A similar case in New York presented with the question – how much attorney review is meaningful for FDCPA purposes – concluded that “the FDCPA establishes a duty of reasonable inquiry on the attorney signing the debt collection letter. […] The signing attorney alone is responsible for exercising professional judgment concerning the existence of a valid debt before issuing a debt collection letter. […] In so doing, independent judgment cannot be surrendered in mere reliance upon generalized law firm or client practices and procedures.â€

“[A] law firm may employ a robust set of overarching procedures, but an attorney’s failure to conduct an independent review of the particular circumstances of an individual debt collection letter will still doom the process. […] [C]omputerized review of accounts cannot substitute for an attorney’s professional judgment, even where the attorney designed the criteria for the computerized review and reviewed the mailing list before issuance of letters.â€


The FDCPA gives consumers the power to turn the tables on the debt collector.  If a debt collector has used false, deceptive or harassing debt collection tactics against you, call a consumer attorney to see if you have a case.  If you do, you can sue the debt collector for statutory damages up to $1,000.00, actual damages (like pain and suffering) and best of all, the debt collector may have to pay for your legal fees.  This means an FDCPA case should not cost you a penny out of pocket.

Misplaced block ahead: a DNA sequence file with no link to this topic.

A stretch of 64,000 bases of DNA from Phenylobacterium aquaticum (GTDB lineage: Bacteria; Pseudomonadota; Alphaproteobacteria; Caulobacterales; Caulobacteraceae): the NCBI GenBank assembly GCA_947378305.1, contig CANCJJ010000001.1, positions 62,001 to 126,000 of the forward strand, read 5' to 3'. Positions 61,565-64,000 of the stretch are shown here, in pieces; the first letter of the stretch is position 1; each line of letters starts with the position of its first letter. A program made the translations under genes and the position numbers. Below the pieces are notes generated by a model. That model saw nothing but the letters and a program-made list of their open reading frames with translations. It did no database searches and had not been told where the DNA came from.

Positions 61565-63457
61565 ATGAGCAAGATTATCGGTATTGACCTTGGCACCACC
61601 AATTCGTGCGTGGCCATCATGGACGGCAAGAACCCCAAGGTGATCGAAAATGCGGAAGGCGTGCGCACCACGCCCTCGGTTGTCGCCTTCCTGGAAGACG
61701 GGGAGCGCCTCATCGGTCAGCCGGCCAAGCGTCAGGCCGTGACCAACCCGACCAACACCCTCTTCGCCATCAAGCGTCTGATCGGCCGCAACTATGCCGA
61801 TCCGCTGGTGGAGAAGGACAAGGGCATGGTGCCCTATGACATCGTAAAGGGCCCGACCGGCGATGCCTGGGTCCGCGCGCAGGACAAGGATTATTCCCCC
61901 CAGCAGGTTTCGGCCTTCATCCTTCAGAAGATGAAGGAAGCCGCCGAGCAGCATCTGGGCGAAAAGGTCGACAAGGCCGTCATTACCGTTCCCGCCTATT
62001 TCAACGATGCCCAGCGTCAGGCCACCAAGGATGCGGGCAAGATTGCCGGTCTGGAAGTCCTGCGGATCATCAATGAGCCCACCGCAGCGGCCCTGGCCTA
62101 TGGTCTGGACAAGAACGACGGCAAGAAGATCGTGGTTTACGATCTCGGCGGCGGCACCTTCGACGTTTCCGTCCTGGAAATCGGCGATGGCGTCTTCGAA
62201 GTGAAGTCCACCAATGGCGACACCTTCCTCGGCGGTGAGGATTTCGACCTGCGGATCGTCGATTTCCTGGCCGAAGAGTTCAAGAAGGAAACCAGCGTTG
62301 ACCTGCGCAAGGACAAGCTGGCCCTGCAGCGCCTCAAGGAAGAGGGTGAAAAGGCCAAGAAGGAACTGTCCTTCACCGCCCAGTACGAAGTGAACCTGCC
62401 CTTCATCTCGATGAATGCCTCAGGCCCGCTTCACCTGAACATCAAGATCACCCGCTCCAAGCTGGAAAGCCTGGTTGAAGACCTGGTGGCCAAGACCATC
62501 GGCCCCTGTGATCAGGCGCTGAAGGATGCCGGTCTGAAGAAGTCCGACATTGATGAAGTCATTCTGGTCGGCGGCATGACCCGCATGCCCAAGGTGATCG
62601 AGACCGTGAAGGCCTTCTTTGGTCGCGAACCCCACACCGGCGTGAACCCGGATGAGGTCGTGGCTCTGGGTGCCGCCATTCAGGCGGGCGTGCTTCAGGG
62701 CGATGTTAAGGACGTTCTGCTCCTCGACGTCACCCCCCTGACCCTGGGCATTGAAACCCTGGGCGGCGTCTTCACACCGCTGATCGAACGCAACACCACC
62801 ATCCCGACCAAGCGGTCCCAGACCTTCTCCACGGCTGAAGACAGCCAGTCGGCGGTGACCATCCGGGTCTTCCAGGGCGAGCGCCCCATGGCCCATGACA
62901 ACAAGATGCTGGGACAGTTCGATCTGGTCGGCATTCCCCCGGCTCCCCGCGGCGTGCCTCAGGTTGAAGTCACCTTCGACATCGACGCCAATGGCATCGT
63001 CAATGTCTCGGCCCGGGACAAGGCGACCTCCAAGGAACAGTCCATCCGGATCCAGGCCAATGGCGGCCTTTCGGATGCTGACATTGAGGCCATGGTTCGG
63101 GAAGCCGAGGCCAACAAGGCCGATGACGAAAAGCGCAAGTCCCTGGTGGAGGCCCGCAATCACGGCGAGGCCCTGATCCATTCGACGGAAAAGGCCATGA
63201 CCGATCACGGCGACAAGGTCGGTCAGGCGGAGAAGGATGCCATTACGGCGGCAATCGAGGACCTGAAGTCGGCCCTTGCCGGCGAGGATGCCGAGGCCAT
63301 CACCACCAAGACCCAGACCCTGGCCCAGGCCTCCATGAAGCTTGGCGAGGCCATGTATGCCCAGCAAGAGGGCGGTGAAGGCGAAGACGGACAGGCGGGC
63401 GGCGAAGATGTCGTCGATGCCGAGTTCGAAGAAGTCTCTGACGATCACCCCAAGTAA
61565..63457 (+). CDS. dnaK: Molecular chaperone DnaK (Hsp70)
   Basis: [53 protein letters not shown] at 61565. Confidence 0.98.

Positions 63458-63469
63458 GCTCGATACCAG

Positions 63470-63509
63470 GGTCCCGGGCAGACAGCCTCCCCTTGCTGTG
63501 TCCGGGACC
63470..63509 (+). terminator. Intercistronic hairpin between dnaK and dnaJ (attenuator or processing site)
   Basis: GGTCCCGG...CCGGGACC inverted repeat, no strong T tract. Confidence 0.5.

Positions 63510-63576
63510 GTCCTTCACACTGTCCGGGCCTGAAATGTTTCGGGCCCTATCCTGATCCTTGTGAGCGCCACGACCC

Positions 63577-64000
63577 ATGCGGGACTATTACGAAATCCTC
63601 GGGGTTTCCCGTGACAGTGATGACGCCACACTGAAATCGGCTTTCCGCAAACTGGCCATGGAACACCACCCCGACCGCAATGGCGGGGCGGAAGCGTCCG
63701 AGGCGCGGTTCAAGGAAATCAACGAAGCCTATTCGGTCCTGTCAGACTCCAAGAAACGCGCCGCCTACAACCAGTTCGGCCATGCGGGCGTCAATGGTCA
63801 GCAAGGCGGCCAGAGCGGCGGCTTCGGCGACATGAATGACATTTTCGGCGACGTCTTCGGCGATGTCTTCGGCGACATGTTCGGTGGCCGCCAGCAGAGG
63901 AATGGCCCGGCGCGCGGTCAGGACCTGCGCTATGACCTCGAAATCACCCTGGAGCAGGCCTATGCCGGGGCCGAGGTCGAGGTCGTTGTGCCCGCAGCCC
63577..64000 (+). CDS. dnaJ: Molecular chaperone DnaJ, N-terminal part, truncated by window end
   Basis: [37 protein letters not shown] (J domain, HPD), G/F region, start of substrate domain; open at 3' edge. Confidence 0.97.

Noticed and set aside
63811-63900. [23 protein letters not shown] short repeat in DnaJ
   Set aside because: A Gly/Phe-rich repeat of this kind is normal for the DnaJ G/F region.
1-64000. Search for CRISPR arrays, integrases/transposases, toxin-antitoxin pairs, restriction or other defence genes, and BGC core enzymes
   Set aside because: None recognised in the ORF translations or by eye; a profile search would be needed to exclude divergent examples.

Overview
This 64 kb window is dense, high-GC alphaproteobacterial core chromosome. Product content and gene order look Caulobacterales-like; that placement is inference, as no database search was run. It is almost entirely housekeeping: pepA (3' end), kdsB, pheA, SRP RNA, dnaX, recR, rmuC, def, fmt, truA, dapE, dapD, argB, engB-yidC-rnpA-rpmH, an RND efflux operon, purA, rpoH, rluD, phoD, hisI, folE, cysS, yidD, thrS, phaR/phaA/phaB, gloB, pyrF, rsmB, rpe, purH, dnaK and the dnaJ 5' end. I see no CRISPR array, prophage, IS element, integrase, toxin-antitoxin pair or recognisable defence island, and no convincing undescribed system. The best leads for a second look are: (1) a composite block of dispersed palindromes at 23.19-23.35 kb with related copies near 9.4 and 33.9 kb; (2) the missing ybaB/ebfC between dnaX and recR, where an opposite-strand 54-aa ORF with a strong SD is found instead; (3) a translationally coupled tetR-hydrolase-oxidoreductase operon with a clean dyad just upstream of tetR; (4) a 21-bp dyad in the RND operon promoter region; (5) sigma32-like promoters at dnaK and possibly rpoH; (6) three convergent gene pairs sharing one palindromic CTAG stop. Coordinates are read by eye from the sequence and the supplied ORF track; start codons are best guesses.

If you need help settling or defending a debt collection law suit, stopping harassing debt collectors or suing a debt collector, contact us today to see what we can do for you.  With office located in the Bronx, Brooklyn and Rockland County, the Law Offices of Robert J. Nahoum defends consumers in debt collection cases throughout the Tristate area including New Jersey.

The Law Offices of Robert J. Nahoum, P.C
(845) 232-0202